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A wandering mind

Here at Headspace, we frequently get messages from our users asking for help with one issue in particular: "My mind keeps wandering, no matter how much I practice. Why isn't this getting better?"

It’s an understandable question, particularly given most people’s belief that meditation is about achieving an elusive state of a totally clear, thoughtless mind. The thing is, a wandering mind is a human mind. And the roots of this lie in the evolutionary advantage it gave us as a species – one shared by no other species on the planet. You see, when our cognitive ability developed to the point where we could abstract our thoughts away from the present moment, we became able to anticipate future dangers and take preemptive steps to avoid them. At the same time we also developed the facility to be able to recall the past and learn from our previous experiences. There are structures in the brain which automatically check incoming information, comparing it to similar situations that we’ve experienced in the past, and prime us to optimize the current outcome by giving us a ‘gut feeling’ for what we should do. So far, so top of the evolutionary tree!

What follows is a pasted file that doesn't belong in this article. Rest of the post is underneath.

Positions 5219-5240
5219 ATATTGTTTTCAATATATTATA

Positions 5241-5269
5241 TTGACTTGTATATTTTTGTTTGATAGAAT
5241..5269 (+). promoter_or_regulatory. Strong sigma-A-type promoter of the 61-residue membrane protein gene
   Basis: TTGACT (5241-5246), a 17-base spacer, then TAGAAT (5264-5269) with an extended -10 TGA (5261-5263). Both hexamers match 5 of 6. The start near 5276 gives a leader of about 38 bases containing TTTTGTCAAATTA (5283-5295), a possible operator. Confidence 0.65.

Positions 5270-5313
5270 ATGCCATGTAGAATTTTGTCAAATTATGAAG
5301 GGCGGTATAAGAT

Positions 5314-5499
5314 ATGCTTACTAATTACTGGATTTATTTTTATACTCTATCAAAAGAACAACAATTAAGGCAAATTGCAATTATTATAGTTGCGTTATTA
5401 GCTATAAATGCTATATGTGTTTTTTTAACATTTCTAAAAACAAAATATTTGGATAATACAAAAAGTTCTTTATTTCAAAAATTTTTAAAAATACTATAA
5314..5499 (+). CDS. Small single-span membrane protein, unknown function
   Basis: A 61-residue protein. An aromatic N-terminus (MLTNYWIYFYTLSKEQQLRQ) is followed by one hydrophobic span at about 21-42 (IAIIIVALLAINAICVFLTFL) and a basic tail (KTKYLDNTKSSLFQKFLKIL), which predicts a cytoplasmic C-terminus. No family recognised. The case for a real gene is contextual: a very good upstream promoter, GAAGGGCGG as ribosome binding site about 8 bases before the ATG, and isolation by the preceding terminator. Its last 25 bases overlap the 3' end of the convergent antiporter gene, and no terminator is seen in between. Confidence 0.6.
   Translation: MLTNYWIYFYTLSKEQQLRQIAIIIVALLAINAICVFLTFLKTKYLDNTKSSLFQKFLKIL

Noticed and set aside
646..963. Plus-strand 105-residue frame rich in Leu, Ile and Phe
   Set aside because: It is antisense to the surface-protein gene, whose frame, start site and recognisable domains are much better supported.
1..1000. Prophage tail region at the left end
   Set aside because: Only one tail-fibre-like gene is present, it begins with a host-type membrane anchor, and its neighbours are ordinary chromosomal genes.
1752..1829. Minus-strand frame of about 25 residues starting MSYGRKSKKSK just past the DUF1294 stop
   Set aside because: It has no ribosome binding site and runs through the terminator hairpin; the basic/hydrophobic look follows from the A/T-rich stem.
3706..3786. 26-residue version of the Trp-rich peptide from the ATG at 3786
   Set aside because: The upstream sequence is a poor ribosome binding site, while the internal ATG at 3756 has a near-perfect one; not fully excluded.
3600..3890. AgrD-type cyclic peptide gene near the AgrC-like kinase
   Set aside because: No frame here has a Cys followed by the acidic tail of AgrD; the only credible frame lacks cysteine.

But what happens when the impending dangers that this cognitive ability evolved to handle (sabre-toothed tigers, unrecognized berries, extremes of weather when all you have for clothes are an animal pelt loin cloth) are no longer ever-present life threats? You know the answer: worrying about what you said in that meeting yesterday, imagining how the party next week is going to be a complete disaster, and so on. And our minds will go there again and again and again... usually focusing on the potential negative outcomes. This saved our lives for thousands of years! But, mindfulness isn’t about stopping these unique and remarkable cognitive processes through sheer force of will – that would be to vastly underestimate the power of our instincts. What mindfulness teaches you to do is spot when your mind has wandered off down one path or another, and be able to bring it back to the here and now. The more you practice doing this, the quicker you’ll notice when it’s wandered, and the easier it will become to get back to experiencing the present moment. The quicker you spot when your mind has wandered, the greater proportion of your time you’ll spend actually in the here and now, not because your mind wanders any less frequently, but just because you spend less time lost in the thoughts. And that’s what you’re aiming for. So, when your mind keeps wandering, don’t beat yourself up about not seeing any improvement – you are improving, precisely because you’re noticing that it’s happening. You’ve already taken the first step on the journey to a healthier happier life.

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